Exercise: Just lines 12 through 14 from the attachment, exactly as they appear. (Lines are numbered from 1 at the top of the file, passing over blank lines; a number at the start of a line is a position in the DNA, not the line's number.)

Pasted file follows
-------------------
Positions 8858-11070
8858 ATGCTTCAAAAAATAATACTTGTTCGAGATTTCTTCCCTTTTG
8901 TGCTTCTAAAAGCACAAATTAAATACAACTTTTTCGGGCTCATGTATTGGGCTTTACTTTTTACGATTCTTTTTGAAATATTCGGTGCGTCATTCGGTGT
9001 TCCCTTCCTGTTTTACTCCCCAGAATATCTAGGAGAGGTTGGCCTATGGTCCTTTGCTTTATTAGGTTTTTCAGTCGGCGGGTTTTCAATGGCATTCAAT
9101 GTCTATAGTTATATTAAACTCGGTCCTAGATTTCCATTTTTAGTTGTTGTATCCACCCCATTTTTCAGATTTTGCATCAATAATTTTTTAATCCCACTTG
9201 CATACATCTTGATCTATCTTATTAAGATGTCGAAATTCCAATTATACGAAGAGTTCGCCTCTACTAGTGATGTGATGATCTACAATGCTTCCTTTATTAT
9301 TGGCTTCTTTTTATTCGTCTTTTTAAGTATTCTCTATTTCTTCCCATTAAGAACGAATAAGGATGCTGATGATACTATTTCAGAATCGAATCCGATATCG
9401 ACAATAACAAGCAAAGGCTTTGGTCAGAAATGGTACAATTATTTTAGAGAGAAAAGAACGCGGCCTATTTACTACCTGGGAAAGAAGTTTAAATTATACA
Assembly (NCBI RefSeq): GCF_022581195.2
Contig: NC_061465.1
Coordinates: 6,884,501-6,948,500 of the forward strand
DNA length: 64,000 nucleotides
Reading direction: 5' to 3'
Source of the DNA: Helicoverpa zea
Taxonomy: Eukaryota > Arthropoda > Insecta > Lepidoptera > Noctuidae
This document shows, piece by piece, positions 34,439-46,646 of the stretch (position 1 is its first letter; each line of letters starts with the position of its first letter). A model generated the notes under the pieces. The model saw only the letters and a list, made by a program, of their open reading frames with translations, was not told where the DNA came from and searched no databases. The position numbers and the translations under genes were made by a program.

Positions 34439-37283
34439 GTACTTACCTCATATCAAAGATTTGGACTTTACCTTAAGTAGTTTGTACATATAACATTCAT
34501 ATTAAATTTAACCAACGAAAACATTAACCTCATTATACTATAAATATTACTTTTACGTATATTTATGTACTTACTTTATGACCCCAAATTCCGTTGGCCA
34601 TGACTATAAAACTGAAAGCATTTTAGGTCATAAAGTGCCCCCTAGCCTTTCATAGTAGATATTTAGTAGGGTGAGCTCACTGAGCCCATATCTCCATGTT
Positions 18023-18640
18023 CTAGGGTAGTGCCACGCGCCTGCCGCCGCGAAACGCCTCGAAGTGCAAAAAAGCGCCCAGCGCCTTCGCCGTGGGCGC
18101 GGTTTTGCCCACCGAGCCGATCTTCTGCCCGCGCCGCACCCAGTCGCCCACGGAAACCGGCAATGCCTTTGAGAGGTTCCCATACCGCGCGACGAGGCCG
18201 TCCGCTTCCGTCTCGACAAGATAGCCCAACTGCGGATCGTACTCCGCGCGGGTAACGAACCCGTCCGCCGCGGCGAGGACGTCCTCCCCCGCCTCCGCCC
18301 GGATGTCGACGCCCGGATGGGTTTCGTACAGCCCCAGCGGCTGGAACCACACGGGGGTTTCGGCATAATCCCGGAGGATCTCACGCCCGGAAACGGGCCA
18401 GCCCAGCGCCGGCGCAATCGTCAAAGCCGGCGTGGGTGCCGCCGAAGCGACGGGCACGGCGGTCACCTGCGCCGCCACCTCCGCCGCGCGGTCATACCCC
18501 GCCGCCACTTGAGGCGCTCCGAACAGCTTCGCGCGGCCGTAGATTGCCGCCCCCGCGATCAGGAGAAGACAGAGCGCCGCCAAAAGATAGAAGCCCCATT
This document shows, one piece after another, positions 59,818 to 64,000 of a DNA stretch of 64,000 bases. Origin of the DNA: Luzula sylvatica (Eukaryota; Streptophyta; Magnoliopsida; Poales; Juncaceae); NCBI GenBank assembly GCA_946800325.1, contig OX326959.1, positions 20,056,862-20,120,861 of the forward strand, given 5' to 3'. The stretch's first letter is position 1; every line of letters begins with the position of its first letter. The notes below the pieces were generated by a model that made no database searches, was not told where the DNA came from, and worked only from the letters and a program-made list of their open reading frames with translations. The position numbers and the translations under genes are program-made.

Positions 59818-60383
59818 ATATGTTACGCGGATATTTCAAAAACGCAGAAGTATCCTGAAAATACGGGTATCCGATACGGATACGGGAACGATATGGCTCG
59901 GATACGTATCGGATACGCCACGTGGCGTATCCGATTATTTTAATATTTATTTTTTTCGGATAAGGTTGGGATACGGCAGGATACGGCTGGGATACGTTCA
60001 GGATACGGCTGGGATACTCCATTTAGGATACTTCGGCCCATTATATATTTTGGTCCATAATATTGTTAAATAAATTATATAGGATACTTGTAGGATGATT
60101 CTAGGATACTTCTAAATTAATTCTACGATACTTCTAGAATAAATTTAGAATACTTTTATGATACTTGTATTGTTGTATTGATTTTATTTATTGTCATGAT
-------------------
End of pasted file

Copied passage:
DNA length: 64,000 nucleotides
Reading direction: 5' to 3'
Source of the DNA: Helicoverpa zea